*If you haven’t heard of the Thousand Trails Membership Club, you will soon! Honestly, I had heard many campers talking about it for years, before we broke down and purchased one. I think I hesitated thinking it was too good to be true!. Hearing people talk about being able to pay one set fee- then having the ability to camp all year for FREE… I just doubted there was such a program. But there was. This post may contain affiliate links. This means we earn a commission if you purchase something using one of our links. We only link to products and service we recommend for other RVers, and the income helps offset the cost of running this site.
I’m thrilled we purchased the Thousand Trails Camping Pass, but even more proud of our decision to upgrade to the Elite Membership- which gives us the opportunity to go from one park to the next, without taking a break outside the park system, stay for 21 days at each, and the ability to book our reservations 180 days in advance (which for us is crazy far in the future!)
We love ❤ of Thousand Trails Membership- because it saves us an incredible amount of money! We chose to pay $165 per month instead of forking over the full cost of the membership upfront since there was no discount for doing so. So we figured, we would spend between $500 – $1200 in camping fees per month, depending on if we were stationary or traveling, and then also the locations we visited. That’s a big savings!*
Just an hour drive from our site we stayed at for 10 days while working at the Hershey RV Show this year. The Gettysburg Farm Campground was a 60-minute drive worth taking. Such a hidden gem, nestled between two corn fields outside the Gettysburg City limits. Farm Animals, a petting zoo and sites in the middle of it all are just some of the fun in store at this property!
Review: The Good, The Bad & The Ugly!
Gettysburg Farm Campground has some great features and some not so great features, as with all campgrounds. Nothing is ever perfect, but this is really something you just have to expect and be prepared to deal with it as needed.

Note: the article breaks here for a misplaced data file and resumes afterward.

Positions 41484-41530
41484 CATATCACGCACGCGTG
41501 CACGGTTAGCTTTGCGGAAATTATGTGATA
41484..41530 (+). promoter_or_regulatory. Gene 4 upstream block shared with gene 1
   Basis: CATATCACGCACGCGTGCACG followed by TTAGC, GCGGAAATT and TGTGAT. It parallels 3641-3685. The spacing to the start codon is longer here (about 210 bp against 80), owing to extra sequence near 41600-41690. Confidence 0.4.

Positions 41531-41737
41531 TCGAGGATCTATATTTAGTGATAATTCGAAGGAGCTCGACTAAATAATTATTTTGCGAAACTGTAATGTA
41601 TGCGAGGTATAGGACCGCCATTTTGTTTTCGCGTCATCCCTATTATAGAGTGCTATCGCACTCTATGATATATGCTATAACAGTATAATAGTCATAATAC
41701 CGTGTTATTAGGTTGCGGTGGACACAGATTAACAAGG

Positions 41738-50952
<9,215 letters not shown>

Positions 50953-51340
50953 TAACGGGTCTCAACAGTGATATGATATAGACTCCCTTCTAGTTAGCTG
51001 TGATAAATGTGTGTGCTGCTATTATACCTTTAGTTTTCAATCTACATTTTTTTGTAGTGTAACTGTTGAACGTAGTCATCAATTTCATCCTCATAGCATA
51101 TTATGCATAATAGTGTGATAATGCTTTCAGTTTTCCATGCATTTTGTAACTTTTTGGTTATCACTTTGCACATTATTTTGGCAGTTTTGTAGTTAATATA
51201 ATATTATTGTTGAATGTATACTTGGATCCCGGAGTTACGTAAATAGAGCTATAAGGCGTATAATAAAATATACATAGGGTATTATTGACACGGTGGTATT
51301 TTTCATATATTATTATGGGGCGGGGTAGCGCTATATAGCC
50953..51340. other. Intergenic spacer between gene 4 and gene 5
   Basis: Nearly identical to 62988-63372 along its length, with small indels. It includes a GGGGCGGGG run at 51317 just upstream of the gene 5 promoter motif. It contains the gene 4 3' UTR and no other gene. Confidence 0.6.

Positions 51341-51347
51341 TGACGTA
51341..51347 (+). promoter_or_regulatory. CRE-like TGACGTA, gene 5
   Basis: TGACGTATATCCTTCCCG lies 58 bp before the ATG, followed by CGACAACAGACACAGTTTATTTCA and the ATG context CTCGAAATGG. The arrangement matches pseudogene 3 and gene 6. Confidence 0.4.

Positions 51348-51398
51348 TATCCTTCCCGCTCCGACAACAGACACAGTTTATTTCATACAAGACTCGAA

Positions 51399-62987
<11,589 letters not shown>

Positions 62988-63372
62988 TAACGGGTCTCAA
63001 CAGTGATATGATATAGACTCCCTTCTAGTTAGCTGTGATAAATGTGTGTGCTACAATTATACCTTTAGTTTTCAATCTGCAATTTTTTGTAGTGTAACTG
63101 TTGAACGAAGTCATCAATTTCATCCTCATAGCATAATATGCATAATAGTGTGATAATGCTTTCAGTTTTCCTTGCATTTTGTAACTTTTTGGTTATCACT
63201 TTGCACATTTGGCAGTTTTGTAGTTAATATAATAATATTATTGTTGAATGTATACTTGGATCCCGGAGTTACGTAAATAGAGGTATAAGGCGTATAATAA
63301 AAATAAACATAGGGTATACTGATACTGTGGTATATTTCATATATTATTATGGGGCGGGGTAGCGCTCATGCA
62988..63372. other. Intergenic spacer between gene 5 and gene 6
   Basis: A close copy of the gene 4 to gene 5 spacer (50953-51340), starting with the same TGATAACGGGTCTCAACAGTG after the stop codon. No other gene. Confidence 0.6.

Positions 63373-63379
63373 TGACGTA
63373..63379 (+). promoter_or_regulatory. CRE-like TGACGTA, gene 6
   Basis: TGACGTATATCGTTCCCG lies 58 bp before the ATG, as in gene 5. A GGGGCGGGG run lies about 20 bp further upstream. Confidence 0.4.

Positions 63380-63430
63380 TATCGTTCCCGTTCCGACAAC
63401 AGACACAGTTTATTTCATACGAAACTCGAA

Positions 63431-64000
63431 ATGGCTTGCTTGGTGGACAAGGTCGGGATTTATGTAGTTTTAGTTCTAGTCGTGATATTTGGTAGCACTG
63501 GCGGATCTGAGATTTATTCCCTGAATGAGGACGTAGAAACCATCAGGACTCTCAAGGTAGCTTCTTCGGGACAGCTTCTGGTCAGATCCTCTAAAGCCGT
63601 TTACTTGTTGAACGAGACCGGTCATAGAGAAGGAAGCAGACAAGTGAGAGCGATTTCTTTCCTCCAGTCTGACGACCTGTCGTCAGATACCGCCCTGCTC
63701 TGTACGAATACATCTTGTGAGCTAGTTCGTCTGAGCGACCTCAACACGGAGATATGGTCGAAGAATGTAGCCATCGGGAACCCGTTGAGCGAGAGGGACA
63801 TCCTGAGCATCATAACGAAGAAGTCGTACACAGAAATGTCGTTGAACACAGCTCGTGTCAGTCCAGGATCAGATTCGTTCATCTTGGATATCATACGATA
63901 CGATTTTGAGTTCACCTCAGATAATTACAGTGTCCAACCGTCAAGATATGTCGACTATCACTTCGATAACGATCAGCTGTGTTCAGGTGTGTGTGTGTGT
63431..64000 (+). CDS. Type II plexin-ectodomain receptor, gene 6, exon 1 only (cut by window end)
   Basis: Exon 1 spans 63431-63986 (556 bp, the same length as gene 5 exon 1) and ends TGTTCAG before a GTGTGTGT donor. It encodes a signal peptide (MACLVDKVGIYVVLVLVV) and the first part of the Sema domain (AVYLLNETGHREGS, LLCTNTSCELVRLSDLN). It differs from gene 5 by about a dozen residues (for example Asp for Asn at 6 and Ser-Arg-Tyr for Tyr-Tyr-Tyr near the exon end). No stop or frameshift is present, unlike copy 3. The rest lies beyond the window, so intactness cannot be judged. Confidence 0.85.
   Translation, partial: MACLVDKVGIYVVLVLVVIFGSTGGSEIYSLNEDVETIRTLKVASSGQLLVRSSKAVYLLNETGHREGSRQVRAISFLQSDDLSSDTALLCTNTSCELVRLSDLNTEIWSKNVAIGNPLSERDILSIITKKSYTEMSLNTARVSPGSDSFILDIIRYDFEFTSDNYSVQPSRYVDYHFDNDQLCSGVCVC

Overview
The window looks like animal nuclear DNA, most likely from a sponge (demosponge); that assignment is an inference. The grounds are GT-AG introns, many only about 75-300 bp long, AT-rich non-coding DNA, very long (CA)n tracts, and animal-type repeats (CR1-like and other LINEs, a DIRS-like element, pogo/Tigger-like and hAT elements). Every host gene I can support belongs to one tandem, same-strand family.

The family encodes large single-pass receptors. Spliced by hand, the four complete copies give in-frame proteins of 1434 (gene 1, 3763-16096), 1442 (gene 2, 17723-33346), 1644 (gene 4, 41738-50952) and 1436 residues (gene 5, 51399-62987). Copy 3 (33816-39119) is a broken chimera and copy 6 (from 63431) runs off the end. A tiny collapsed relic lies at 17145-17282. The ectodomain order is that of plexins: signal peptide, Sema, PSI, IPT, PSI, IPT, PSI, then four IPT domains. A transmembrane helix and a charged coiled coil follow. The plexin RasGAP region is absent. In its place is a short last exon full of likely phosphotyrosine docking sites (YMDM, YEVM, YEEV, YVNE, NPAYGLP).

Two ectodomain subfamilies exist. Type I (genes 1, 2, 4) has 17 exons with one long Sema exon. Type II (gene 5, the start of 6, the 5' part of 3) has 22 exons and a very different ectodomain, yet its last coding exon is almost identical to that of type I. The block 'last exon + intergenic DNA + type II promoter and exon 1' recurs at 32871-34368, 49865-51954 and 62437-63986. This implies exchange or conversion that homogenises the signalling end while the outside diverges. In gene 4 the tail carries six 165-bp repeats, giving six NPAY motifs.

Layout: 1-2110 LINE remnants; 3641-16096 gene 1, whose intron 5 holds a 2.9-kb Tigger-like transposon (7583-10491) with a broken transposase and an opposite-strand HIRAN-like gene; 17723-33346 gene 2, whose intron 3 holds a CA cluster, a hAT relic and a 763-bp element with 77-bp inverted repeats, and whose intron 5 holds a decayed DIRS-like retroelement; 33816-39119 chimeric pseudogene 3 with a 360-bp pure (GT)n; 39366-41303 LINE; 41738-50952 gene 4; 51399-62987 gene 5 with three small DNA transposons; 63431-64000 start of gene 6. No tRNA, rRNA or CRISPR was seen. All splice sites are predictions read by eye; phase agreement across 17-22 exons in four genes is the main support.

Friendly Farm Animals: Very friendly farm animals is probably more accurate. They come right up and welcome you. Really they expect you to feed them, and the kids had a ball loading them up on everything they could sneak out the camper. (Our pantry was empty by the time we left, and I’m sure we may have caused a few tummy aches… sorry!) But they have goats, chickens, bunnies, cows, and other cute animals including big turkeys the kids can interact with, or run away from.
On-Site Activities: During our stay, there were a few activities planned for the guests by the staff, and we only participated in one. The petting zoo. It was taking place right behind our camper, so it was easy to do and it just happened to be happening when we were in the park with nothing else really going on. It’s nice though, that they take time to plan a few things throughout the week for people inside the park to do.
Clubhouse: They did have a clubhouse- open to both kids and adults. There were magazines, a tv, games, and an area for crafts towards the back. This is always a nice feature- especially on rainy days, when you want to get out the camper, but not into the rain.
Amenities: Amenities seem to be pretty standard at many of these Thousand Trail parks. This one was no different. They had mini golf and basketball, so the kids can get outside and be active- regardless of when you visit.
Cell & Internet Service: We have Verizon Cell & Internet service and it worked perfectly in this area. No spottinesss, or outages. There was also not a tremendous amount of trees at our site, which always helps with getting a good signal, so we had no complaints!
Roosters: Are we the only folks who thought Roosters only make their trademark calls bright and early in the morning…if not, I’ll tell you right now they do it all night! The kids thought it was cool the first night, but after about 3 days they were over it. Our site was on the fence of the animal pens, so maybe sites farther from here would not have to deal with it as heavily as we did.
Commute to Gettysburg: Its abut 25 minutes outside the city limits, so depending on how much you plan to see and do in Gettysburg you’ll have to drive back and forth. We had many activities and tours planned during our stay- and I overlooked the amount of driving this would be be, and we were pretty over it by the time we left!
No Outdoor Lights: Thinking back on this park the only thing I really wish they had was some type of outdoor Lighting. I don’t remember there be any. It was so dark at night- the sky was all you had to light your path. Walking our dog, and sitting at the campfire would have both been more comfortable with more than a moonlight glow. (It was so dark- my husband and son got lost walking back to our camper one night)